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    Rights statement: This is the author’s version of a work that was accepted for publication in International Review of Financial Analysis. Changes resulting from the publishing process, such as peer review, editing, corrections, structural formatting, and other quality control mechanisms may not be reflected in this document. Changes may have been made to this work since it was submitted for publication. A definitive version was subsequently published in International Review of Financial Analysis, 46, 2016 DOI: 10.1016/j.irfa.2015.09.010

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Will the crisis “tear us apart”?: evidence from the EU

Research output: Contribution to journalJournal article

Published
<mark>Journal publication date</mark>07/2016
<mark>Journal</mark>International Review of Financial Analysis
Volume46
Number of pages15
Pages (from-to)346-360
Publication statusPublished
Early online date3/10/15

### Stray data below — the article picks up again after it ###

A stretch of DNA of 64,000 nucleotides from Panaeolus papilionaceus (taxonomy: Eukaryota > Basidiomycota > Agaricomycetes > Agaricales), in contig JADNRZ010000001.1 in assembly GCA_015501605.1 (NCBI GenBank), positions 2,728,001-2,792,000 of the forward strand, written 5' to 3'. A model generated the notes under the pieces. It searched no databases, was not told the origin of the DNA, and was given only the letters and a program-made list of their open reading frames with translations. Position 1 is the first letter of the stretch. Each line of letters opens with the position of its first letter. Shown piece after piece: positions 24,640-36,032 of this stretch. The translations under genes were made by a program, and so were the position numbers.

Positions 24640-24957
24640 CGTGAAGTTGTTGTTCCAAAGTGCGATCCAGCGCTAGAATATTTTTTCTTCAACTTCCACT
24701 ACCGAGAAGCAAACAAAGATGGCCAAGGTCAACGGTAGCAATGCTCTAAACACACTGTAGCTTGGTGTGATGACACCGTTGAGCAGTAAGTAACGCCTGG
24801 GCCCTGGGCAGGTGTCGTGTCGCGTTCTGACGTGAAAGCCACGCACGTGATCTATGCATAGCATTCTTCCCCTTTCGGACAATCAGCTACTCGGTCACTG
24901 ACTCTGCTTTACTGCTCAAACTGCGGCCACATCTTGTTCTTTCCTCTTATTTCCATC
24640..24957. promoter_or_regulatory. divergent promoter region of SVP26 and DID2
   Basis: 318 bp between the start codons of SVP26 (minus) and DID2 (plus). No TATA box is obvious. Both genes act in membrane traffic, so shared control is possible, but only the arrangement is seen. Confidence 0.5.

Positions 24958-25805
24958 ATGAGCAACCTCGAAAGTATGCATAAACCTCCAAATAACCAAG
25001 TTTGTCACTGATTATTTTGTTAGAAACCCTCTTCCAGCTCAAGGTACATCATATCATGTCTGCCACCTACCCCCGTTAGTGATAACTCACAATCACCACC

Original languageEnglish

Abstract

We examine the synchronisation of the European Union (EU) financial markets before and during the 2007 global financial crisis. We use an Asymmetric Dynamic Conditional Correlation (ADCC)-GARCH framework to control for the time-varying correlations and a Markov-Switching model to identify regime changes. Our sample considers 27 EU nations for the period 2000–2011. For each nation we formulate several characteristics of the crisis such as, synchronicity, duration and intensity measures. We find that the more recent EU members had a lagged entry to the crisis regime, were less adversely affected, show higher correlation between their stock markets and have their credit scores being revised more frequently relative to established EU members. We also find that higher levels of sovereign debt and lower levels of industrialisation positively impact crisis duration and intensity. Our results refute the notion of uniform integration of EU financial markets as evident from the highly non-synchronised observed crisis experience among the EU members. As such, one-size fits all policies are likely to be ineffective.

Bibliographic note

This is the author’s version of a work that was accepted for publication in International Review of Financial Analysis. Changes resulting from the publishing process, such as peer review, editing, corrections, structural formatting, and other quality control mechanisms may not be reflected in this document. Changes may have been made to this work since it was submitted for publication. A definitive version was subsequently published in International Review of Financial Analysis, 46, 2016 DOI: 10.1016/j.irfa.2015.09.010